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Old 07-05-2013, 11:19 AM   #76
vt1099ace
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I don't know, google maps (bicycle) gave me three routes from my home city to Yosemite national park (220, 222 and 223 miles)...seems do-able, that's what, at least a long day's ride. Then re-google from Yosemite to next leg on a trip...and so on and on....run a cross country in "stages".
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Old 07-05-2013, 11:57 AM   #77
Underboning
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Google Maps will route you just about anywhere, avoiding any interstate highways. Go to Google Maps, click "Get Directions", put in your starting point and destination, click "Show Options" (just below where you type your destination), check the "Avoid Highways" box and then click "Get Directions". If you can get there without taking an Interstate Highway, our overlords in Mountain View will lead the way!

For example, here is how to get from Chandler, AZ to Key West, FL without taking an Interstate. http://goo.gl/maps/T0Hry

This is how we made it from Portland, OR to Sneads Ferry, NC, to Kinsman, OH, and finally to Toronto all without taking any interstate highways. It's really easy. It just usually adds a few miles.

Bike routes may or may not work. When we looked at a few, they involved things like going the wrong way down one-way streets and riding on dedicated bike paths. Obviously a no-go on our Symbas.

Routing is easy, so get out there and ride!!
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Old 07-05-2013, 12:54 PM   #78
vt1099ace
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Quote:
Originally Posted by vt1099ace View Post
I don't know, google maps (bicycle) gave me three routes from my home city to Yosemite national park (220, 222 and 223 miles)...seems do-able, that's what, at least a long day's ride. Then re-google from Yosemite to next leg on a trip...and so on and on....run a cross country in "stages".
Example: I can't go to Los Vegas directly from my home city, but I can go to yosimite, yosimite to san diego, san diego to vegas...see, "stages"
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Old 07-05-2013, 01:17 PM   #79
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Quote:
Originally Posted by Underboning View Post
Google Maps will route you just about anywhere, avoiding any interstate highways. Go to Google Maps, click "Get Directions", put in your starting point and destination, click "Show Options" (just below where you type your destination), check the "Avoid Highways" box and then click "Get Directions". If you can get there without taking an Interstate Highway, our overlords in Mountain View will lead the way!

For example, here is how to get from Chandler, AZ to Key West, FL without taking an Interstate. http://goo.gl/maps/T0Hry

This is how we made it from Portland, OR to Sneads Ferry, NC, to Kinsman, OH, and finally to Toronto all without taking any interstate highways. It's really easy. It just usually adds a few miles.

Bike routes may or may not work. When we looked at a few, they involved things like going the wrong way down one-way streets and riding on dedicated bike paths. Obviously a no-go on our Symbas.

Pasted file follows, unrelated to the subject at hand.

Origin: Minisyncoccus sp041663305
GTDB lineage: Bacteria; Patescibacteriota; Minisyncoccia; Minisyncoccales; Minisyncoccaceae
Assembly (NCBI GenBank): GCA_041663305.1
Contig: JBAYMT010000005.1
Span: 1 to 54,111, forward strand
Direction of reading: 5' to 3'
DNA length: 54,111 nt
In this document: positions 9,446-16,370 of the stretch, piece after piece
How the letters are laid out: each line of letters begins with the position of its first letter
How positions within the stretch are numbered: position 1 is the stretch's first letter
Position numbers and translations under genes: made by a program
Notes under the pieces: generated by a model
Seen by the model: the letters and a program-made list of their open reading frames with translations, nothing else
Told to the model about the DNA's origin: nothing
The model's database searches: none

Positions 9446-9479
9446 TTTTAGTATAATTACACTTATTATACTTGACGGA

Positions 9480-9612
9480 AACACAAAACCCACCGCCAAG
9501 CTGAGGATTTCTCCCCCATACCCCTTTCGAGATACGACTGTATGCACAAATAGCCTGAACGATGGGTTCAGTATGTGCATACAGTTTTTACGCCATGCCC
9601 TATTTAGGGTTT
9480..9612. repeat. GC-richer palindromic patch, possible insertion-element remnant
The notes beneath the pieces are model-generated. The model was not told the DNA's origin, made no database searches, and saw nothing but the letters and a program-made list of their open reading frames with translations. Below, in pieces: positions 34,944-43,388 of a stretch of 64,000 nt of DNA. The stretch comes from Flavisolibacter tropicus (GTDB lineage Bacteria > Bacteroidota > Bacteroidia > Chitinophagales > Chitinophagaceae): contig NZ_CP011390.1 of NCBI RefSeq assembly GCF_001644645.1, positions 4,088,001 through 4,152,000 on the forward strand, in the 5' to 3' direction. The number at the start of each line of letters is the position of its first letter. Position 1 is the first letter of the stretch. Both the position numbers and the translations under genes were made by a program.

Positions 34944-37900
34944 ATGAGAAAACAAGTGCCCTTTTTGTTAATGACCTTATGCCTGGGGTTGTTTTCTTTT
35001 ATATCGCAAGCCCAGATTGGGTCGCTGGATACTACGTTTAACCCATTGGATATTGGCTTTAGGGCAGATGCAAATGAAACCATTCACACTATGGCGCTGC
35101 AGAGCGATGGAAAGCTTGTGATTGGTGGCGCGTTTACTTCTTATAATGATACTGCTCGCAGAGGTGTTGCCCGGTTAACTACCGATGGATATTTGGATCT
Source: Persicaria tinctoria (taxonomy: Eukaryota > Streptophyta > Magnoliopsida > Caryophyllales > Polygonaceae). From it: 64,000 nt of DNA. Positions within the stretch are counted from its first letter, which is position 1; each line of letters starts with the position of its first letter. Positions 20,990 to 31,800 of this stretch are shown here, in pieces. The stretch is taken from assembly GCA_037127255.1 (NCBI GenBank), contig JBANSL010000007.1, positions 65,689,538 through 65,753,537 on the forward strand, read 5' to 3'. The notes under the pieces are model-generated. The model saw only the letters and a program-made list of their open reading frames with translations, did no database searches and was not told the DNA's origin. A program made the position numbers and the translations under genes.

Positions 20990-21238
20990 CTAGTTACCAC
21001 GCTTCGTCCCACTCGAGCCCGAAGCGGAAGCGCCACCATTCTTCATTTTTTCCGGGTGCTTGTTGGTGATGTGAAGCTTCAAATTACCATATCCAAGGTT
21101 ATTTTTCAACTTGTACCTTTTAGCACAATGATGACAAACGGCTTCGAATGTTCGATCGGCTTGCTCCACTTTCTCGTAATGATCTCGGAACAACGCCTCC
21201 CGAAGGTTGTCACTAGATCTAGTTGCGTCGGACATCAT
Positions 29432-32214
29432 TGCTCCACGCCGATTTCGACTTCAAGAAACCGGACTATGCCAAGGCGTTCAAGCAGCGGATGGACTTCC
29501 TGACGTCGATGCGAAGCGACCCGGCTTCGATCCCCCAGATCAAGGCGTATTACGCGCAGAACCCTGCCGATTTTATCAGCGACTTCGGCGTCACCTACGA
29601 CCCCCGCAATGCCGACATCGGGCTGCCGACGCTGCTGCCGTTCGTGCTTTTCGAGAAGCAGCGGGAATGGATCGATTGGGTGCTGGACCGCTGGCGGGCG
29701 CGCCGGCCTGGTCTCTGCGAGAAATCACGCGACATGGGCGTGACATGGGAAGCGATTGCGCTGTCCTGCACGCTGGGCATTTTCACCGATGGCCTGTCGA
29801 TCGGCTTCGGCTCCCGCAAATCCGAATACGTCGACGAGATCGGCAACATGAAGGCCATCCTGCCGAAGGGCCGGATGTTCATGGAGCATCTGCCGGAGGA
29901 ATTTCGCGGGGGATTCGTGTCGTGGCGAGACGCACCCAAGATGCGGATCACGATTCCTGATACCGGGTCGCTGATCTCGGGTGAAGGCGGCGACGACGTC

Routing is easy, so get out there and ride!!
I'd listen to him...he takes good cheesecake pictures!



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Old 07-05-2013, 02:19 PM   #80
cdwise
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I've ridden from San Diego to Houston and the only time I was on the freeway was when I detoured up to Flagstaff to have lunch with a friend and decided to make up some time by riding 120 miles or so east on I-40. I didn't have to take I-40 and hadn't originally planned to do so but since I decided to go through Sedona and take the canyon up to Flagstaff it seemed like a good idea to make up a little of the lost time. I've ridden from Breckenridge, CO to Houston, TX without setting even a tire on any interstate. From Houston to Washington DC and back without the need for interstate travel. I did occasionally jump on one when I needed to make time such as after a 2 hour delay due to a logging truck/minivan accident closed US 50 in West Virginia but I didn't have to do so. Found lots of really pretty state roads not to mention Natchez Trace and Blue Ridge Parkway. Another trip was Breckenridge to Lake Geneva, WI, around the southern part of Lake Michigan taking the Lake Express Ferry back to WI. That trip saw Rocky Mountain National Park, Crazy Horse Monument, Mt. Rushmore, Sturgis, Badlands, Walls Drug, Theodore Roosevelt National Park, Yellowstone and Grand Tetons. No interstate required though I'll admit that parts of the Dakotas, Nebraska and Iowa were, well pretty boring but easily doable on a 125-150cc scoot. Though you might want to carry some spare gas. Cross Nevada on US 50 or 6 and you better carry a couple of gallons of spare gas - yeah, did that too from San Luis Obispo through Monterey over through Yosemite. Crossing Nevada on a small scoot is quite possible but there are a few hundred miles of the same type view without any place to stop for food or gas unless you brought it with you then it would be on the side of the road somewhere. There are a few abandoned business/ghost towns with places you can safely get off the road for a break with those consumables you carry. Heck, most of the time you could stop in the middle of the road and have your snack/add gas without anyone appearing before you are finished.